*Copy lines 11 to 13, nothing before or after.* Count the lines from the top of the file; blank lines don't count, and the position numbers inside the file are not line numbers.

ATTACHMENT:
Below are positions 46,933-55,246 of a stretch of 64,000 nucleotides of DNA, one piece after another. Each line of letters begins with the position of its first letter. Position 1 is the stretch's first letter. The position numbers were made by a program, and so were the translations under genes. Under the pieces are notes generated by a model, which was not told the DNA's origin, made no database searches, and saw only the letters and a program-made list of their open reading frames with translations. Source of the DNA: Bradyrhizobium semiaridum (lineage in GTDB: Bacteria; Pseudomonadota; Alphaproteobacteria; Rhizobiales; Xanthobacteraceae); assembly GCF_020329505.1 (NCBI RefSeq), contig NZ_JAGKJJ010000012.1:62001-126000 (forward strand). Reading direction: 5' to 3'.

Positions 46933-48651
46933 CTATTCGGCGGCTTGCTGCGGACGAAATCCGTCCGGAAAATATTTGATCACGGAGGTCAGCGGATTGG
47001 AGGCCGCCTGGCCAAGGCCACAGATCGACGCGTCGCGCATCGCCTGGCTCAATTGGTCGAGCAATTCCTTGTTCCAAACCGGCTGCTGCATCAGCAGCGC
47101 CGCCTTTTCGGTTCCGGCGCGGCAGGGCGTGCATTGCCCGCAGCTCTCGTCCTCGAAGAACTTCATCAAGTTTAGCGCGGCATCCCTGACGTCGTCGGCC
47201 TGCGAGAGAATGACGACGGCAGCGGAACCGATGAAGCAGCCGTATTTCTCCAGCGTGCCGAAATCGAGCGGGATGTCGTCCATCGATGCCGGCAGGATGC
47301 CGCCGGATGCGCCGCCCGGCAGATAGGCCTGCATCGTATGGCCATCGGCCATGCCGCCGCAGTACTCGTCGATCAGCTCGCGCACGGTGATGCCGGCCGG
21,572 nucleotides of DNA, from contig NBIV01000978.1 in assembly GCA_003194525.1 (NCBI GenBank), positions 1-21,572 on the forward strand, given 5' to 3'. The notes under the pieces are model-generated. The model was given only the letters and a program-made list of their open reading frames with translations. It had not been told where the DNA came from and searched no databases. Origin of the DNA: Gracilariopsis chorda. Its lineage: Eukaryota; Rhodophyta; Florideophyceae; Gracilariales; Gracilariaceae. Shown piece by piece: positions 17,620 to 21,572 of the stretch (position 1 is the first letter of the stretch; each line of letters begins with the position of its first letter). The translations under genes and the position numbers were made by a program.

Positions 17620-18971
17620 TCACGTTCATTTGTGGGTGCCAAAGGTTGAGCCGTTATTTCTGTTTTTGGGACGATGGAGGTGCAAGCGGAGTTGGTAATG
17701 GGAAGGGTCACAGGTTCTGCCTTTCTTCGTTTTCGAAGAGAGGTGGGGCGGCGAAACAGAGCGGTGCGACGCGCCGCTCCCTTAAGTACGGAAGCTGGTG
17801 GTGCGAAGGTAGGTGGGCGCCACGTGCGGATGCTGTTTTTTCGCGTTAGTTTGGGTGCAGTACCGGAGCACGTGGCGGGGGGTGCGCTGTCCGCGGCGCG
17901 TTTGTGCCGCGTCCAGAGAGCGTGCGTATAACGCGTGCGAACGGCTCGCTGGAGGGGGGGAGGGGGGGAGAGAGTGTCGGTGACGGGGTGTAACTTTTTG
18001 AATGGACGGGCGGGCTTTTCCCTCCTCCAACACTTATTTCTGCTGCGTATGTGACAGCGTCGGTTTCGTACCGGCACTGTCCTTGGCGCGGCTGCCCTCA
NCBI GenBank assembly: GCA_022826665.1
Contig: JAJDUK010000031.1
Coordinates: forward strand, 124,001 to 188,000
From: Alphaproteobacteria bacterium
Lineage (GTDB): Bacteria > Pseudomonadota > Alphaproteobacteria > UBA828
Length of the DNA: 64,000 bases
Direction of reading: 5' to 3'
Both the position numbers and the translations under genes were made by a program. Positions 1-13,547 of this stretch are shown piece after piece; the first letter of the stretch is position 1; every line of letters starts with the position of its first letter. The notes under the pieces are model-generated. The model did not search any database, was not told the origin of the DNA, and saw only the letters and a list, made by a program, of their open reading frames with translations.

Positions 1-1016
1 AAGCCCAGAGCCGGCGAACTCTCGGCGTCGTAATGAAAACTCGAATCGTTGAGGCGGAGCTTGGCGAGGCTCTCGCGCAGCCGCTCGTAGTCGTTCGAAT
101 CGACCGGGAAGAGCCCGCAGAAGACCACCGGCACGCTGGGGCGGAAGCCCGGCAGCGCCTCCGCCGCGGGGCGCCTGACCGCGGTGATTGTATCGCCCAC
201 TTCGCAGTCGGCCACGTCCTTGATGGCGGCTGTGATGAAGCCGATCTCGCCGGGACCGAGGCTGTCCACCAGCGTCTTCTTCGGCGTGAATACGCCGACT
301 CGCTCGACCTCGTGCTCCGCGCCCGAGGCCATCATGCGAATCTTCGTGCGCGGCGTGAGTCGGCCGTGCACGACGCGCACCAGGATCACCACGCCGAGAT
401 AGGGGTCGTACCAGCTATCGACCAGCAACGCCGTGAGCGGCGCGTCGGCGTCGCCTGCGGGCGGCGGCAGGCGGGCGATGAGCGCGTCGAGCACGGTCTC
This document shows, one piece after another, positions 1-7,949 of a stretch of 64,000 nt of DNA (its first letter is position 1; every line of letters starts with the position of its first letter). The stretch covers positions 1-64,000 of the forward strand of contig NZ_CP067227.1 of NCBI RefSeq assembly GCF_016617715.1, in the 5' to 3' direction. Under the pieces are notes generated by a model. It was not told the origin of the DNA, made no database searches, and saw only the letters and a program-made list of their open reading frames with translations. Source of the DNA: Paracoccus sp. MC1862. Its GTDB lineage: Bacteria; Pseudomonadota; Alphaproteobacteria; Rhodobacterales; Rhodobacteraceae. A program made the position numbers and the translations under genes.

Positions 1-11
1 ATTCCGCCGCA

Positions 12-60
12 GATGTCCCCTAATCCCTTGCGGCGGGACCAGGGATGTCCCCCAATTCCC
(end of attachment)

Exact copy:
17701 GGAAGGGTCACAGGTTCTGCCTTTCTTCGTTTTCGAAGAGAGGTGGGGCGGCGAAACAGAGCGGTGCGACGCGCCGCTCCCTTAAGTACGGAAGCTGGTG
17801 GTGCGAAGGTAGGTGGGCGCCACGTGCGGATGCTGTTTTTTCGCGTTAGTTTGGGTGCAGTACCGGAGCACGTGGCGGGGGGTGCGCTGTCCGCGGCGCG
17901 TTTGTGCCGCGTCCAGAGAGCGTGCGTATAACGCGTGCGAACGGCTCGCTGGAGGGGGGGAGGGGGGGAGAGAGTGTCGGTGACGGGGTGTAACTTTTTG